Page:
Design the perfect circuit workout

Want serious results? Circuit training is the way forward!

What is a circuit workout?

Circuit training is a system of body conditioning or resistance
training involving several different stations of exercises with little to
no rest between stations. Circuit training routines may be all
cardio, all resistance exercises or a combination of both.
An exercise "circuit" is one completion of all prescribed exercises
in the programme. Depending on the moves you choose, it’s a
pretty tough workout, but hey if you want it you’ve gotta work for it

What are the benefits of circuit training?

I LOVE circuit training, simply because you get all the benefits of muscle building and toning along with an intense cardio workout. And for those of you that get bored plodding along on a treadmill or cross trainer, circuit training can fix that, too. The exercise options
are endless!


It’s pretty much impossible to get bored during a circuit workout! You’re moving so quickly from one exercise to the next that your mind simply doesn't have time to wander – if you’ve got time to think about what colour you might paint your nails that evening then you’re just not working hard enough! Circuits are also the BEST way to maximise your workout time. Pressed for time? Do 3 rounds of a 5-minute HIIT circuit for a quick 15-minute body blast! Got longer? Do as many rounds as you can until you collapse in a sweaty heap on the floor!


If you’ve ever been to one of my Celebrity Circuits classes then
you’ll know that the workouts are very much circuit based, and I
make it my mission to switch up the exercises each week to make sure I’m keeping things interesting for my bootcampers, also to keep challenging their bodies.


So how do you design a circuit workout?


There’s loads of different ways you can do it! You can base it on:



  1. Specific muscle groups (I love to throw in a good abs circuit
    at the end of my class #absonfire) 
  2. A piece of equipment (the kettlebell is both my best friend
    and my worst enemy when it comes to circuits!)
  3. Exercise type e.g. all cardio circuit, all bodyweight circuit. I’ve
    even been mean enough to prescribe an all burpees circuit to my bootcampers in the past! 
  4. A complete mix of exercises! This one is my personal favourite – after all, variety is the spice of life! I’m a huge fan of mixing upper and lower body moves together, along with abs and cardio moves because I feel that circuit training routines which include both resistance AND aerobic
    exercises are the most effective way to increase your muscular strength and cardio-respiratory fitness.

Here are some examples for each of these:


  1. Specific muscle group/s e.g. triceps circuit
    Tricep extensions with sumo squat, tricep kickbacks in static lunge, tricep dips. Doing it this way also gives you a nice little superset, which is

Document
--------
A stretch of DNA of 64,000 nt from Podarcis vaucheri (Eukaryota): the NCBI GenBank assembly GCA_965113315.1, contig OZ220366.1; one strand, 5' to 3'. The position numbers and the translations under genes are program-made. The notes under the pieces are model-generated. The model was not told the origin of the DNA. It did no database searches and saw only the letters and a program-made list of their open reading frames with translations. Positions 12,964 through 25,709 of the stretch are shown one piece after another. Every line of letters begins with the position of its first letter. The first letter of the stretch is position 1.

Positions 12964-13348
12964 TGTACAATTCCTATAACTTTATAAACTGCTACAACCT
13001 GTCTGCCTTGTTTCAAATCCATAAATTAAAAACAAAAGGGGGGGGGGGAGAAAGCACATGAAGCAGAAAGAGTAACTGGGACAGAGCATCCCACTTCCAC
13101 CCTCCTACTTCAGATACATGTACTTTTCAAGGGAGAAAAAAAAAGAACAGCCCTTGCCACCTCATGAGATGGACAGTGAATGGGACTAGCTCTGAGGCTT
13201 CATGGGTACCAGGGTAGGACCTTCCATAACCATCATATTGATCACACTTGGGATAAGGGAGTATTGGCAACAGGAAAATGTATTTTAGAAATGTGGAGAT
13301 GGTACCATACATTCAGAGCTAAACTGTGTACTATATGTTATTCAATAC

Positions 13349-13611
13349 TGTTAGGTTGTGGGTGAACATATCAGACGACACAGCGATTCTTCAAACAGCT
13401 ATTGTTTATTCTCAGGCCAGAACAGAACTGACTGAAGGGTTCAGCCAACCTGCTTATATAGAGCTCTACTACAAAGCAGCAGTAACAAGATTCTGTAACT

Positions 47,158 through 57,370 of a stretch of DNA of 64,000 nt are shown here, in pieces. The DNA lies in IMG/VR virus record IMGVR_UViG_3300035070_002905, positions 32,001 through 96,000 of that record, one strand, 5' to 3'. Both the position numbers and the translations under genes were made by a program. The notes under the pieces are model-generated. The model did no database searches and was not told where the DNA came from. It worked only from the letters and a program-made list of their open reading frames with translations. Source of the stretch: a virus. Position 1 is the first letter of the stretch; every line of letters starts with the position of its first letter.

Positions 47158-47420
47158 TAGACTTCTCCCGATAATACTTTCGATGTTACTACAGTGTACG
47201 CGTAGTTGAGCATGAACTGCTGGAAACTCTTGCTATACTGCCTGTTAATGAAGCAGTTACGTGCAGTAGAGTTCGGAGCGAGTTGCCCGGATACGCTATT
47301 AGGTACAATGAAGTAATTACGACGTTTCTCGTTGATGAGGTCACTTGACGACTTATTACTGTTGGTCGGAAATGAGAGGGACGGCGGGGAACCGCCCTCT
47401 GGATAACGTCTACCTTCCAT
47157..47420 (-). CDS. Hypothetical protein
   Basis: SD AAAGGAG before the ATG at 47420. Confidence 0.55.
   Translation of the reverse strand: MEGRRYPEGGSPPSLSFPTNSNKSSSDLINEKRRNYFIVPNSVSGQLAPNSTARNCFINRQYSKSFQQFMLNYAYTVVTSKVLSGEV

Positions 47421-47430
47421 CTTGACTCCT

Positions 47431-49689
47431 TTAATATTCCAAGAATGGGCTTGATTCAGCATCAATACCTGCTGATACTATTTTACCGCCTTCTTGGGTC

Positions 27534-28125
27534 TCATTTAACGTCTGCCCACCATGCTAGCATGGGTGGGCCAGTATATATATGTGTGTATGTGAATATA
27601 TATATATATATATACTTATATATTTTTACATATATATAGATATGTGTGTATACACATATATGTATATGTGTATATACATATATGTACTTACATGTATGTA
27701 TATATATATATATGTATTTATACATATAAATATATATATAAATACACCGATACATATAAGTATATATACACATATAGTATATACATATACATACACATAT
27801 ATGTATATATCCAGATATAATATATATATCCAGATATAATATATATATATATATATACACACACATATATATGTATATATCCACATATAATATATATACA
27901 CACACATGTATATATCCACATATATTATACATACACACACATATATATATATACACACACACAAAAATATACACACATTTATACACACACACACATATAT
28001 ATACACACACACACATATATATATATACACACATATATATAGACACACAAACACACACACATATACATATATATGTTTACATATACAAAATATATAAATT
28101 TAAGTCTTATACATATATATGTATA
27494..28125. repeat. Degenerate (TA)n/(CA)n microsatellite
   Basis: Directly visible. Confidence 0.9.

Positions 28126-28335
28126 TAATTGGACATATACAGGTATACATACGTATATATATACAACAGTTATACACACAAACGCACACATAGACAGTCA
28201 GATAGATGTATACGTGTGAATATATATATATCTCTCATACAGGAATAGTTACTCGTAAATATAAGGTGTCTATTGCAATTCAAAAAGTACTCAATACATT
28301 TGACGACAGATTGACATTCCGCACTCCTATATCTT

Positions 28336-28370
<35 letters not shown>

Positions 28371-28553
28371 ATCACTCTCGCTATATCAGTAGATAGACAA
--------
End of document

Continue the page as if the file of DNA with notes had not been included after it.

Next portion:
where you exercise the same muscle groups back to back without rest. Ouch! Remember, if it burns you’re getting closer.
  2. A piece of equipment e.g. kettlebell circuit – time to swing
    some bell! Kettlebell swings, Goblet squat, One-armed press, Russian Twists
  3. Exercise type e.g. killer cardio circuit – time to torch that fat! Plank jacks, high knees, burpees, skipping rope 
  4. A complete mix of exercises! Personally I like to design my circuits this way, and incorporate both upper body and lower body exercises, abs and cardio moves. When I’m in the gym I make the most of the equipment available, however when I’m running my outdoor bootcamp classes, exercises tend to be more bodyweight based.


Work it baby, work it!

Here’s how I would design the perfect circuit for my outdoor bootcamp class:


  1. Decide on workout time e.g. 30 minutes 
  2. Decide on number of exercises to include – in this example I’m going to go for 8 exercises in total – 2 x lower body, 2 x upper body, 2 x abs and 2 x cardio exercises 
  3. Choose exercises and order they will be performed in e.g. Push-ups (upper body); walking lunges (lower body); elevated plank hold (abs); sprint lap (cardio); triceps dips (upper body); bench step ups (lower body); bicycle crunches (abs); burpees (cardio) 
  4. Decide on interval timings and rest time between circuits. In this example I am going to use 1-minute intervals and then take two minutes rest in between circuits. So my bootcampers will perform the exercises back to back for 8 minutes and then recover. This means I will complete the circuit 3 times in 30-mins.

Final Thoughts

In the above examples I’ve used timed intervals, however another way to do it would be to count repetitions for each exercise.
Both methods have their advantages.

Counting reps is cool because it means you can challenge yourself to increase the weight each time - perfect if you're using dumbbells
as part of your circuit. So at the start of the month you might be doing 12 reps at 4kgs for lateral raises, whereas 3 weeks later it feels easy so you start doing 12 reps of 5kgs – nice!

On the other hand, timed intervals rather than counting reps means you get to challenge yourself to do more and more reps (i.e. go faster!) each time - great if you're performing bodyweight exercises or cardio moves.
I tend to use timed intervals in my bootcamps as it means everyone can work at their pace - the more advanced participants are challenged to push harder, while the beginners don't get left behind. That’s the beauty of circuit training – it’s just as effective for beginners as it is for more advanced gym goers – all you need to do is tweak it to match your individual fitness levels and goals. And you don’t even need any equipment – just get creative with it and come up with an amazing workout that you can anywhere in the world – the world is your gym chicks, so get to work!